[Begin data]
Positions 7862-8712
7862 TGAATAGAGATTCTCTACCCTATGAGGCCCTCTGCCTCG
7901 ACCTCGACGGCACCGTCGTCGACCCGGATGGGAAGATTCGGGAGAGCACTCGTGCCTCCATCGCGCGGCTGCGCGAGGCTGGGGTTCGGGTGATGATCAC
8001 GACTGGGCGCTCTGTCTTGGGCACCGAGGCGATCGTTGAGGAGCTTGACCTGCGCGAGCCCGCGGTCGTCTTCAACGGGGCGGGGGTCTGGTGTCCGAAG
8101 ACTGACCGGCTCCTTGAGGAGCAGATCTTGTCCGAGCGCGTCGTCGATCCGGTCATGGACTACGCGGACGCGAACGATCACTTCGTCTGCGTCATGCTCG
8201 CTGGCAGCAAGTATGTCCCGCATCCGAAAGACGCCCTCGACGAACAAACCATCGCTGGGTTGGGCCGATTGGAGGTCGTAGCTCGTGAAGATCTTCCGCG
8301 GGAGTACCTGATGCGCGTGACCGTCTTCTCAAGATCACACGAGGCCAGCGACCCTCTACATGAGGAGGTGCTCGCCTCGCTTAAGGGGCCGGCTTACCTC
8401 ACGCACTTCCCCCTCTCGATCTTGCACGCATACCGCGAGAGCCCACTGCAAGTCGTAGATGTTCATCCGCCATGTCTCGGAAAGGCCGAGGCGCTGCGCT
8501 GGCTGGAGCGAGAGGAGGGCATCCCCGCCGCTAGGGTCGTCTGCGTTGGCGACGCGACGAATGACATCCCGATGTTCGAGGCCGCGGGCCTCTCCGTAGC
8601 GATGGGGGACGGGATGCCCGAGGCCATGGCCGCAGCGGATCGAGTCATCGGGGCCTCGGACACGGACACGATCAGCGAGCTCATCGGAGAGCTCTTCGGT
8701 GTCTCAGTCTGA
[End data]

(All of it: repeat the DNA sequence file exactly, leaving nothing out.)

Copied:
Positions 7862-8712
7862 TGAATAGAGATTCTCTACCCTATGAGGCCCTCTGCCTCG
7901 ACCTCGACGGCACCGTCGTCGACCCGGATGGGAAGATTCGGGAGAGCACTCGTGCCTCCATCGCGCGGCTGCGCGAGGCTGGGGTTCGGGTGATGATCAC
8001 GACTGGGCGCTCTGTCTTGGGCACCGAGGCGATCGTTGAGGAGCTTGACCTGCGCGAGCCCGCGGTCGTCTTCAACGGGGCGGGGGTCTGGTGTCCGAAG
8101 ACTGACCGGCTCCTTGAGGAGCAGATCTTGTCCGAGCGCGTCGTCGATCCGGTCATGGACTACGCGGACGCGAACGATCACTTCGTCTGCGTCATGCTCG
8201 CTGGCAGCAAGTATGTCCCGCATCCGAAAGACGCCCTCGACGAACAAACCATCGCTGGGTTGGGCCGATTGGAGGTCGTAGCTCGTGAAGATCTTCCGCG
8301 GGAGTACCTGATGCGCGTGACCGTCTTCTCAAGATCACACGAGGCCAGCGACCCTCTACATGAGGAGGTGCTCGCCTCGCTTAAGGGGCCGGCTTACCTC
8401 ACGCACTTCCCCCTCTCGATCTTGCACGCATACCGCGAGAGCCCACTGCAAGTCGTAGATGTTCATCCGCCATGTCTCGGAAAGGCCGAGGCGCTGCGCT
8501 GGCTGGAGCGAGAGGAGGGCATCCCCGCCGCTAGGGTCGTCTGCGTTGGCGACGCGACGAATGACATCCCGATGTTCGAGGCCGCGGGCCTCTCCGTAGC
8601 GATGGGGGACGGGATGCCCGAGGCCATGGCCGCAGCGGATCGAGTCATCGGGGCCTCGGACACGGACACGATCAGCGAGCTCATCGGAGAGCTCTTCGGT
8701 GTCTCAGTCTGA